Nashville Great Books Discussion Group

A reader's group devoted to the discussion of meaningful books.

Saturday, August 02, 2008

M. AURELIUS: Meditations (Book 7)

Would most Americans say the proverbial glass is half full or half empty? It depends on who you ask but Americans generally have a half full, can-do attitude. That’s why I think some of Marcus Aurelius’ philosophy appeals to us and some of it doesn’t. Marcus says we should “think not so much of what you lack as what you have.” That’s the glass-is-half-full philosophy of life. Lots of Americans already look at the world that way. And there’s an optimistic tone when Marcus tells us we should “Always bear this in mind…that very little indeed is necessary for living a happy life.” It may be true that very little is necessary for living a happy life but a lot of Americans today think if you’ve got more stuff then you’ve got an even better shot at happiness. The best shot of all is if you have stuff like boats and time-share properties and have enough time and money to take advantage of self-help programs. Marcus Aurelius could have been an announcer on American TV pitching an infomercial when he assures us that “To recover your life is in your power…” That’s the can-do spirit of America talking. Where do I sign up?

However, before we sign up we need to read the fine print and look at the other side of Marcus. It’s not all fun and games. In some ways he cuts against the grain of what Americans hope to achieve in life. We want to be happy although many of us are conscious that we live in a culture based heavily on consumerism. But by and large we think we’re pretty good folks and America is a good place to live. And it is. We have our problems, as all societies do. What Marcus wants us to do is confront the bad as well as the good. He asks “What is badness? It is that which you have often seen. Amidst all that happens, keep in mind that you have seen it often…There is nothing new.” We have seen it. We’ve seen it often and in the midst of our communities in our daily lives. We know what badness is just as well as Marcus knew it because it’s not much different in modern America than it was in ancient Rome. The difference is how we deal with it. Marcus is not speaking for Americans when he says “Be upright, or be made upright.” Marcus believes we should voluntarily choose to live right. But what if we don’t? Should citizens “be made upright” by the laws of society? How? American courts aren’t in agreement with Marcus on this. As long as I’m not breaking any laws or harming others I’m pretty much left alone to do as I please in America. Whether I’m living right or not is my own business. Who is Marcus to tell me how I should live?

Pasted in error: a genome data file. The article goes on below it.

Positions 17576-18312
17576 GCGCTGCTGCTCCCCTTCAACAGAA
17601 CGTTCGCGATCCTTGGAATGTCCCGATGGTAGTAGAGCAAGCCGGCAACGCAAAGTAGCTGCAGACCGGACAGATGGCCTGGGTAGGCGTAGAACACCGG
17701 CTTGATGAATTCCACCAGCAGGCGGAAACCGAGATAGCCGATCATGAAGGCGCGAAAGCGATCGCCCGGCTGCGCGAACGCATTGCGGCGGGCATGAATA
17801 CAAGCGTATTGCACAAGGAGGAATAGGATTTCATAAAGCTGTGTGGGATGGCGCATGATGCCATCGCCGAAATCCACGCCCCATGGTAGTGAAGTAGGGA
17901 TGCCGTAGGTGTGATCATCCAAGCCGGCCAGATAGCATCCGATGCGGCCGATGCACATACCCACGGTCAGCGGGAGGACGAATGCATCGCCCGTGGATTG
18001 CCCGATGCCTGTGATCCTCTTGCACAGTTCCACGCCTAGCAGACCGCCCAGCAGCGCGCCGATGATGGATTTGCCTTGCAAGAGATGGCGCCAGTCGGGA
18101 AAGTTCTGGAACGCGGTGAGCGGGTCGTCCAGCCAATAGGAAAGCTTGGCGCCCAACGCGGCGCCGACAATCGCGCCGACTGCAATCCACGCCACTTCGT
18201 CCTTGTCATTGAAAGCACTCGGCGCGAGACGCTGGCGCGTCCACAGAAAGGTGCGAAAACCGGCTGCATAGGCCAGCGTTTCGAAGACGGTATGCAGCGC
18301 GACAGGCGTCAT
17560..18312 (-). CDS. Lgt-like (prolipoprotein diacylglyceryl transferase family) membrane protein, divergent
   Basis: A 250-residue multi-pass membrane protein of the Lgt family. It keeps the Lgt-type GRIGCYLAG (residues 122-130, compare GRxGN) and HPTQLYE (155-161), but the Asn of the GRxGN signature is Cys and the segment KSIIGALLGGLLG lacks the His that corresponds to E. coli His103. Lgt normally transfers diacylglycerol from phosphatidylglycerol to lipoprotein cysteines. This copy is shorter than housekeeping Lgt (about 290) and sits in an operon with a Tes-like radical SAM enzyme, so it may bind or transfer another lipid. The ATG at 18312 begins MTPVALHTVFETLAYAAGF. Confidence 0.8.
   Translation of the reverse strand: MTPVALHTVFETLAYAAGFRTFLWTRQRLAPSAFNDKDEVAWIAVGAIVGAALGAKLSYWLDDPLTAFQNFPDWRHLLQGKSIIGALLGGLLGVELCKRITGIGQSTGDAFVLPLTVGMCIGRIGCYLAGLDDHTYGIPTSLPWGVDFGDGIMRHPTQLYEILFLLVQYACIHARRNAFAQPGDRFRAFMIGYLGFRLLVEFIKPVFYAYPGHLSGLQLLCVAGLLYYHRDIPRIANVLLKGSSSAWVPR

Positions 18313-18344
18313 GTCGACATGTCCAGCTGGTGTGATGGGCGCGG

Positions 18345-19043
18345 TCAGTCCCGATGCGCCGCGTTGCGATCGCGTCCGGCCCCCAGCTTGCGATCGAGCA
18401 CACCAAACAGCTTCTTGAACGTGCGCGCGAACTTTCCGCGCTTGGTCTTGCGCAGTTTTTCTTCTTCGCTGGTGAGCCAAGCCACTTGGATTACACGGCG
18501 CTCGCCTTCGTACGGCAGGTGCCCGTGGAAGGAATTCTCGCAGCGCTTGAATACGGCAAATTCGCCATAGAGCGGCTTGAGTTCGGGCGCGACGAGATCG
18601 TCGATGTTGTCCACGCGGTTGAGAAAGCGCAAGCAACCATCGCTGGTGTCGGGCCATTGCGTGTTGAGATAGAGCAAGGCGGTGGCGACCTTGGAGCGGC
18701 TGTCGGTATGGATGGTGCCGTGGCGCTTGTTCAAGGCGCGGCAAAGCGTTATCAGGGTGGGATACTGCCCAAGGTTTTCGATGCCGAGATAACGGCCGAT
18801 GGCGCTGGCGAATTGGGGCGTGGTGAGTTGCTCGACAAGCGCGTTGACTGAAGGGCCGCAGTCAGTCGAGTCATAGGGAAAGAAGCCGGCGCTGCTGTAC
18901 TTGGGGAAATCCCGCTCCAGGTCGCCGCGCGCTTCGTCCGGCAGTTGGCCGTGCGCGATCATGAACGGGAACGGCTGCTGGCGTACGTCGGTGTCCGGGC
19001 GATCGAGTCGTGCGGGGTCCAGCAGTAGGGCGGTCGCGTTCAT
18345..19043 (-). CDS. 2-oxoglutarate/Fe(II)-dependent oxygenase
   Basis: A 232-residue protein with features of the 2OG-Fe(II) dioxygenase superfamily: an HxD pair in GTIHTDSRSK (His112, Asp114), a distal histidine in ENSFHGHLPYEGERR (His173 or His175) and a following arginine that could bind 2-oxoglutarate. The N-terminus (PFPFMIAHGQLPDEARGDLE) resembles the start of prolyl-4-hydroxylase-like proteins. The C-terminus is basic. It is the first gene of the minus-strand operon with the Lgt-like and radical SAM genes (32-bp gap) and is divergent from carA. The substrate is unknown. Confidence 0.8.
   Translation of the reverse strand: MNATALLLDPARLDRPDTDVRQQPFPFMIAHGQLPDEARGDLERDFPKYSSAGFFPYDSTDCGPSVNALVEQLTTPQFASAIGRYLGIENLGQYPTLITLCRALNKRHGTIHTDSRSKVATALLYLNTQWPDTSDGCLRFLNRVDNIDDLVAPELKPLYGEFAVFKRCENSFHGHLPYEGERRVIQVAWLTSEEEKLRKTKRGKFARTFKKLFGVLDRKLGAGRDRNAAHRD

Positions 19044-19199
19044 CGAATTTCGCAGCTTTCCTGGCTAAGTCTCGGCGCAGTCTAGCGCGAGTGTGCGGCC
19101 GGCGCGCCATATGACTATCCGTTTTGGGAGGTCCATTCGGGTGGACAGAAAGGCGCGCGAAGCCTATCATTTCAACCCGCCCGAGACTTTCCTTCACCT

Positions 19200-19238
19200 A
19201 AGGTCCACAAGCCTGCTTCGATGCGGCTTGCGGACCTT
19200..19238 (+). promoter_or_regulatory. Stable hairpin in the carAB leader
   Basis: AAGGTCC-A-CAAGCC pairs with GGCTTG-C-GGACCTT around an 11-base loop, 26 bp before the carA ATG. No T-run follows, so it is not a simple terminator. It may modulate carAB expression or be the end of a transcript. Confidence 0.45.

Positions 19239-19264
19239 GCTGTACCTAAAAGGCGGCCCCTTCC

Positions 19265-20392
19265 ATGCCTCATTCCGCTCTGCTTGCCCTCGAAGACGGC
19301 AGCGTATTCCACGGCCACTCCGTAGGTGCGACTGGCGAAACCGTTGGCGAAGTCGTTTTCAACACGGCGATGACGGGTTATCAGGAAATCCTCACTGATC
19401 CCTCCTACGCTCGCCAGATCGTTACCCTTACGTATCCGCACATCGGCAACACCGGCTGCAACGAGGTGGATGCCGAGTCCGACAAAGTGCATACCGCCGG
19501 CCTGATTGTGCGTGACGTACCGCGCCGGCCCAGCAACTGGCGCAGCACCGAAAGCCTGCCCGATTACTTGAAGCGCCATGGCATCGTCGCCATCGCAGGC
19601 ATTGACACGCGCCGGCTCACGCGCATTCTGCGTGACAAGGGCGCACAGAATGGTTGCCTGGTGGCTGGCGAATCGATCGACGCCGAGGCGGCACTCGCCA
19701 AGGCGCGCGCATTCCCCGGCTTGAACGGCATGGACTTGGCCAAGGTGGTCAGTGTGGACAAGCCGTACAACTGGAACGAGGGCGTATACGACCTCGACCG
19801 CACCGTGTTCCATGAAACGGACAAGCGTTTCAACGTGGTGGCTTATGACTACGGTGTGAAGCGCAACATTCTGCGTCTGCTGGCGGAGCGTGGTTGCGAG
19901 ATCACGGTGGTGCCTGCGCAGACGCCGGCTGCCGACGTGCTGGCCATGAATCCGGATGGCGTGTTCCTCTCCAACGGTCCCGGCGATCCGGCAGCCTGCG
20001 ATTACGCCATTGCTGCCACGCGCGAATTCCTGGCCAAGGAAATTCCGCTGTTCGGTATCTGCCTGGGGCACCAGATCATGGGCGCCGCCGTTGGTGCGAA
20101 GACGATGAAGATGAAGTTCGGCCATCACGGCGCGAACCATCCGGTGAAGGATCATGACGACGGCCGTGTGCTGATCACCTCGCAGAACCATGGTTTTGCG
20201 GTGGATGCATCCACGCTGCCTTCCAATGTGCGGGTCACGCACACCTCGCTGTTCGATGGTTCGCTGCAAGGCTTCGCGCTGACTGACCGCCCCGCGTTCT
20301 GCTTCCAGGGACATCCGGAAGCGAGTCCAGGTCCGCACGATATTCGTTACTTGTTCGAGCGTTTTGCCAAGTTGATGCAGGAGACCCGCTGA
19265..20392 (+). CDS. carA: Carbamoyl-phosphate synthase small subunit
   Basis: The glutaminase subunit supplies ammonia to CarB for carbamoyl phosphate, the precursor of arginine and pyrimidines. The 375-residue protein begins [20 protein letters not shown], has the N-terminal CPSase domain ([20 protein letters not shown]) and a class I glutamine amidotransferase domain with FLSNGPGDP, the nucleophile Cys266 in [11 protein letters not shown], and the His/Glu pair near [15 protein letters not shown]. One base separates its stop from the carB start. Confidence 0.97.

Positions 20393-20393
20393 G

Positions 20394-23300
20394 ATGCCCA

But to read the Meditations and come away with the idea of Marcus Aurelius as some kind of shyster ad man or a prudish scold is to diminish the work. Readers can cherry-pick these meditations and pretty much find whatever they’re looking for. Are you an optimist? Well, so is Marcus: “Love mankind. Follow God.” Are you a pessimist? Marcus is too: “The art of life is more like the wrestler’s art than the dancer’s.” Need a tough guy philosophy of life? Marcus says “The breeze that heaven has sent we must endure, and toil without complaining.” Are you the kind of person who sees things as they really are and tells it like it is? Marcus agrees and thinks we should “Wipe out the imagination.” So what kind of philosophy is this? Is it philosophy at all? Critics can point to numerous instances where Marcus seems to contradict himself. And they have a point. There are times when he does seem to be taking opposite sides. There are times when I’ve done that myself. Since I’m not a philosopher I have that luxury. Maybe Marcus wasn’t trying to be a philosopher. He was trying to be a good emperor. Before he could be a good emperor he had to be a good Roman. And before he could be a good Roman he had to be a good man. It was real life. It seems to me that this is philosophy at its best.


Blogger SMJ said...

"A foolish consistency is the hobgoblin of little minds, adored by little statesmen and philosophers and divines." Ralph Waldo Emerson

Americans like things simple, which is one of the reasons that German philosophy never takes root here. Maybe that's for the best. We're probably better off with a diet of simple ideas from simple people than with moral complexity from a demented genius like Nietzsche. If Marcus Aurelius contradicts himself from time to time, that just means he is human (like us), and that living in a human world is complicated. Most of us want to be good, whatever "good" means, but we are not supermen. We are tempted to do things we shouldn't do by our desire for pleasure, and our inability to live up to the requirements for moral perfection. Aurelius is aware of all this. He doesn't expect moral perfection from us, but he does offer some good advice for those of us who desire to live better lives.

I agree that Americans are generally optimistic and that optimism is a good thing. It allows us to keep going to work, even on dark days when we don't feel like getting out of bed. Optimism creates the kind of positive energy that makes dealing with life's pain and disappointment a lot easier than it otherwise would be. And it might be true that simple people are more optimistic than complicated people. Which might be an argument in favor of simplicity. Even though life itself is complicated.

8/04/2008 8:33 AM  

Post a Comment

<< Home